What is fundamental about synodality is that it is grounded in the culture of fellowship (koinonia). Fellowship must never be understood as a form of agreeableness. Rather, it involves a deliberate turn to the Holy Spirit, who invites the church to embark on deep listening and an embrace of the discomfort that arises when different perspectives are held by its members.
The choice to embrace discomfort in the face of difference, and the pneumatological turn to deep listening, allows the church to see clearly the bonds of life that hold its members together—with the risen Christ as the object of their gaze.
A synodal church is always a church on a journey. It embodies the ecclesiological vision found in the “Road to Emmaus” encounter with Jesus and two disciples (Lk. 24:13-35). With the risen Christ at its center, the church discovers its purpose and its identity not by a turn to archival statements. But through its constant orientation to Christ, who makes a home with those at the margins, the church comes to the realization of its own identity—an identity that is always oriented towards otherness.
Because Christ is in solidarity with those at the peripheries, any discovery of who Christ is in the world (and what the church is to embody) must be mediated by the witness of those marginalized people.
Reading Luke’s Gospel narrative closely, one notices this on full display. In Jesus’s time, women were among the inhabitants of the peripheral world. Throughout his ministry, Jesus chose to befriend women and to participate in their hospitality of life. Even the risen Christ continued this bias for women. Women were the first witnesses to the good news of the Resurrection. This statement of faith is the reason for the church’s existence.
The story of the two disciples journeying with the risen Christ to Emmaus begins with recounting the witness of Christ’s female followers. Given the cultural context, it is not surprising that the two male disciples found it difficult to believe the words of women. Too often, the voices of those at the margins tend to be ignored or delegitimized, unless they are backed up by people with socioeconomic, political or ecclesial power. The risen Christ chose not to follow this common praxis of erasing voices. Rather, he chose to embrace a synodal praxis of fellowship. He held in place the statement of the women, while challenging the hegemonic doubt of the two male disciples.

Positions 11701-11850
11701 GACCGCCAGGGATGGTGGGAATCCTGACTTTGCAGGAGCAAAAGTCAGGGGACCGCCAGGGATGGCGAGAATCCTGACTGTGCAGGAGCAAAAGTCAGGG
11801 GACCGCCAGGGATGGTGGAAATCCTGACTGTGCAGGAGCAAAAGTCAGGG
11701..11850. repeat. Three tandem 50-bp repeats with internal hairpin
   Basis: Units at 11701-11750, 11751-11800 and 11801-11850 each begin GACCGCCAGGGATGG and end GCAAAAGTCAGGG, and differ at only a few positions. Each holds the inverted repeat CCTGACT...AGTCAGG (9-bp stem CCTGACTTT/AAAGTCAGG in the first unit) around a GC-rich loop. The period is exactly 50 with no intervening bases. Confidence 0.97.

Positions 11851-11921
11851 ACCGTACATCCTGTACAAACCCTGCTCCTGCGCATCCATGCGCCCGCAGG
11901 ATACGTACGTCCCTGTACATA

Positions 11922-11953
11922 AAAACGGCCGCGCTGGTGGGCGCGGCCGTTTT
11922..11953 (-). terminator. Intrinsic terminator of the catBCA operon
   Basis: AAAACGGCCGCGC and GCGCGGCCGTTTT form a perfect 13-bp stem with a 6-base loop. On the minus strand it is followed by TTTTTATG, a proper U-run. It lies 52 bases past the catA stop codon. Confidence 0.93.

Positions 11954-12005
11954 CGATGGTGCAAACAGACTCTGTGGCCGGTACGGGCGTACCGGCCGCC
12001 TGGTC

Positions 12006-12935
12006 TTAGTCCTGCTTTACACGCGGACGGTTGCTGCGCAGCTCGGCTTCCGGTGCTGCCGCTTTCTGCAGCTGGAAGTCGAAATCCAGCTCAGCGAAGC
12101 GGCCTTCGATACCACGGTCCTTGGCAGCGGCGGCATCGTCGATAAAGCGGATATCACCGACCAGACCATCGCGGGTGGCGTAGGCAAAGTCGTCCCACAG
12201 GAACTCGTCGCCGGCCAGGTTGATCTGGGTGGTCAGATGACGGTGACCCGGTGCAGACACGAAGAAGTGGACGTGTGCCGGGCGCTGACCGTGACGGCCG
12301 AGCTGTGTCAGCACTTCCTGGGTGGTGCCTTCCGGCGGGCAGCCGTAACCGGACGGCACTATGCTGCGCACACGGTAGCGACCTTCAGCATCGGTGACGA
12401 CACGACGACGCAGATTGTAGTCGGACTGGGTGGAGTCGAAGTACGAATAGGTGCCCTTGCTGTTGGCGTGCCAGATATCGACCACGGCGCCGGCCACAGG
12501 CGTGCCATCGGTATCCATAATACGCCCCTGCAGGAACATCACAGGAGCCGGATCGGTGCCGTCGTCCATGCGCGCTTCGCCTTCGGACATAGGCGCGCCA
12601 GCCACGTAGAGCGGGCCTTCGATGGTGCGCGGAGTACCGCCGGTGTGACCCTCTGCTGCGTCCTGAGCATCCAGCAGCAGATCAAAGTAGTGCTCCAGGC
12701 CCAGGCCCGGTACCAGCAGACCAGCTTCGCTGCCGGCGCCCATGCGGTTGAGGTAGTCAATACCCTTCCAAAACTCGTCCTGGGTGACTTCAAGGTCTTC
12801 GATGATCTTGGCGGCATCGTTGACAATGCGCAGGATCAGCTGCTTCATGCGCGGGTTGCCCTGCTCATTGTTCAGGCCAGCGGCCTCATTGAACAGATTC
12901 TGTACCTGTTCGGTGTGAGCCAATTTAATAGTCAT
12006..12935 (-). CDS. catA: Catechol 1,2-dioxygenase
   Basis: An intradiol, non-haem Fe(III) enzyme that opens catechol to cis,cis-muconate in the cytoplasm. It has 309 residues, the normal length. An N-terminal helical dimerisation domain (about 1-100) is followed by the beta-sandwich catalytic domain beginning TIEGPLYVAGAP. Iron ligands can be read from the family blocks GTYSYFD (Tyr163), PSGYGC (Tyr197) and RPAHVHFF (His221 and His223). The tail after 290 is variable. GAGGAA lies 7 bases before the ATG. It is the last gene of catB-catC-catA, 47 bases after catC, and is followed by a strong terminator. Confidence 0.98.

As they journeyed together, embracing the praxis of deep listening in the face of differing perspectives, the nascent church, represented by the two disciples, arrived at its identity in Christ when he broke the bread of life with them. Interestingly, this nascent church understood that its identity as a witness to the truth of the Resurrection called it to share the same good news the women first proclaimed. The Lukan account offers us a glimpse into what synodality is about: a pathway of hope. As the two disciples spoke with the risen Christ about all that had happened to Jesus, they were downcast and without hope. Yet, the account informs us that the women shared the news of hope and aroused them from their depression.